How To Use Google Analytics To Improve Website User Experience?

So, you’ve finished building a website and it’s now online, but did you really believe your job as a UX designer was done?

Even though every designer and developer hopes for a smooth experience at launch, this isn’t always the case.

There will always be errors here and there, and the time will come when site maintenance is required to ensure the quality of the user experience.

In the end, the capacity of your website to satisfy your business goals while also keeping the user engaged is what determines its success.

Only when you have real users interacting with your website can you accurately assess the latter goal.

Their interactions will provide real-time data that you can examine or research to identify specific problem areas that require attention.

That’s why, when it comes to obtaining solid sources of real-time data, the vast majority of digital marketers head straight to Google Analytics for insights and suggestions on how to improve their site. However, as a UX designer, you must look at specific metrics to determine which areas require improvement.

How can Google analytics help you with UX Design?

As you may be aware, Google Analytics is a free tool provided by Google that provides in-depth information about your website. Google Analytics, for example, allows you to observe which links users are clicking and which sections of your site they are leaving. You’ll also be able to observe how well your website is functioning.

These kinds of insights give you a starting point from which you can start addressing UX-related issues one by one.

So, without further ado, here are the six metrics and insights that can help you improve your UX design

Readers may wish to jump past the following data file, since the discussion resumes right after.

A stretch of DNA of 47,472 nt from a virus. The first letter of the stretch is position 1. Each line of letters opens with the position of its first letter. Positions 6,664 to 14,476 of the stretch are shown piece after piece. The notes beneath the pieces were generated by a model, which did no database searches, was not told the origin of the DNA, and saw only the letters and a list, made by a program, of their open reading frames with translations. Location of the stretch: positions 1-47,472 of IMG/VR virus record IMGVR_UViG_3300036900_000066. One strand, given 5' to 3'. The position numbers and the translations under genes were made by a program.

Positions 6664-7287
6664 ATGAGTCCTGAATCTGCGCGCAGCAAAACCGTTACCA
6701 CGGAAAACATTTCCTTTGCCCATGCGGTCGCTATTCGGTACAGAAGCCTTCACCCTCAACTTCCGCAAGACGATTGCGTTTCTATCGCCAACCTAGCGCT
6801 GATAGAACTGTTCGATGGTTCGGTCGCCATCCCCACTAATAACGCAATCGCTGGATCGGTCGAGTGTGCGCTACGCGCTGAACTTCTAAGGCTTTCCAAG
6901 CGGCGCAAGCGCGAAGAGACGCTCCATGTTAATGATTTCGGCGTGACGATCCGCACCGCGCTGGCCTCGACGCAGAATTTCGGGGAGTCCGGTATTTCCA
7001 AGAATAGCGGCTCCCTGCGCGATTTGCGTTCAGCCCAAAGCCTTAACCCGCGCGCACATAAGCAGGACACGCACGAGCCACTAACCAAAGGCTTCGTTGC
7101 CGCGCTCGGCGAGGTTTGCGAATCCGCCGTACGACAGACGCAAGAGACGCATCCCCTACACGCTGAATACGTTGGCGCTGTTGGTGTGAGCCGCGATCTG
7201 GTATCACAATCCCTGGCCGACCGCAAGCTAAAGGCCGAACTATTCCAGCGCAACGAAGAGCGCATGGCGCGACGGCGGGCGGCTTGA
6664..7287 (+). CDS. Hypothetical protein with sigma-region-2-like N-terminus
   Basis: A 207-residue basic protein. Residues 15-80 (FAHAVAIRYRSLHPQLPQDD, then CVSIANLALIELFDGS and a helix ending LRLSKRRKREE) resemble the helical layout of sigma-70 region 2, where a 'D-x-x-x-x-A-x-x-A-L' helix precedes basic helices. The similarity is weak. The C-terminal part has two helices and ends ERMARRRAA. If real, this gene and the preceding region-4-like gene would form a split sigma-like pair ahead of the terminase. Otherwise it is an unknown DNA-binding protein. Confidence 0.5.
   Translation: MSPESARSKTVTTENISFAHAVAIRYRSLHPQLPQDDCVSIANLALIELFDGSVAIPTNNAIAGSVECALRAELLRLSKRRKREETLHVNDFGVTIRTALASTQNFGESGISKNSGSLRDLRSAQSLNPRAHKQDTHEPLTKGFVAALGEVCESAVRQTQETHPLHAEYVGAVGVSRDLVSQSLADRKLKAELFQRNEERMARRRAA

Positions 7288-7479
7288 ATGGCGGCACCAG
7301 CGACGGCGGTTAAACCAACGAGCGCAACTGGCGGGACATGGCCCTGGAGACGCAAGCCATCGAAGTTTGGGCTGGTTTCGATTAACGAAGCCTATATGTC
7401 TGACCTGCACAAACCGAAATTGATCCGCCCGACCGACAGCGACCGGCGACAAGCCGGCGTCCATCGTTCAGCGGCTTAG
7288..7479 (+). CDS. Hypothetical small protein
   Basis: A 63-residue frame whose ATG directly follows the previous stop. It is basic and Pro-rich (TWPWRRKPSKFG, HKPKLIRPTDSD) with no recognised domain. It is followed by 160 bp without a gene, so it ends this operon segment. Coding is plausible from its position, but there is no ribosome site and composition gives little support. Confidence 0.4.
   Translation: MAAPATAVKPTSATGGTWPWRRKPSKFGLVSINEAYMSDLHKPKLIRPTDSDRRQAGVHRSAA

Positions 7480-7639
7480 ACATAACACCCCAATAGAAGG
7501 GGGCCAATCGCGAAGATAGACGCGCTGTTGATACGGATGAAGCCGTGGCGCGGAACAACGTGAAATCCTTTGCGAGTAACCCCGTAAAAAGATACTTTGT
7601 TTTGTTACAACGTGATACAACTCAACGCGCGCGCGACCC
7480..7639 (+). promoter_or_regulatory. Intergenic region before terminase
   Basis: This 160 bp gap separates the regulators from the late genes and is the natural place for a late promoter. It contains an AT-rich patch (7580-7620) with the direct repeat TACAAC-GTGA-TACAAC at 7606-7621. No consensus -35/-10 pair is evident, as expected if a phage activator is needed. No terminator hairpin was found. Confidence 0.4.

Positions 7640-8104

• Event tracking

The Google Analytics event tracking tool is great for evaluating the user-friendliness of your website’s connections.

Furthermore, according to Google Analytics, events on a webpage are independent measurable interactions with content.

As a result, Google Analytics is beneficial for determining the usability of your connections.

Your button, for example, isn’t being pressed. Perhaps it isn’t as visible as you initially believed. It’s safe to assume that if a link adjacent to a CTA button is accidentally clicked, the button is too small for consumers to tap on correctly on their mobile phones.

This is particularly useful for tracking video views, ad clicks, pop-ups, flash components, and downloads. And, based on the results of your site’s testing, you can make minor adjustments to the design and repeat the process.

  • Pages customer retention/ Session duration

Your average session duration is the amount of time it takes a user to complete a series of interactions on your website within a specified time window.

The total duration of GA sessions (in seconds) divided by the total number of GA sessions within the same time period yields the average session duration.

Analyzing this aspect of user interaction is crucial for websites or blogging sites that have extensive forms to fill out.

Longer session duration for blogs, for example, signifies that users are given more time to read what you have to say.

With less time spent on the site, you may experiment with different content and formatting to see what works best for user retention and engagement.

  • Bounce rates

In simple terms, bounce rate refers to the percentage of visitors who came to your site but left right away (or bounced) without accomplishing anything. To put it another way, they didn’t consider clicking any internal links, scrolling the menu, or responding to the CTA, among other options.

    • A higher bounce rate also means: – Your visitors didn’t find what they were looking for on your site?
    • They quickly grabbed or discovered what they wanted and left.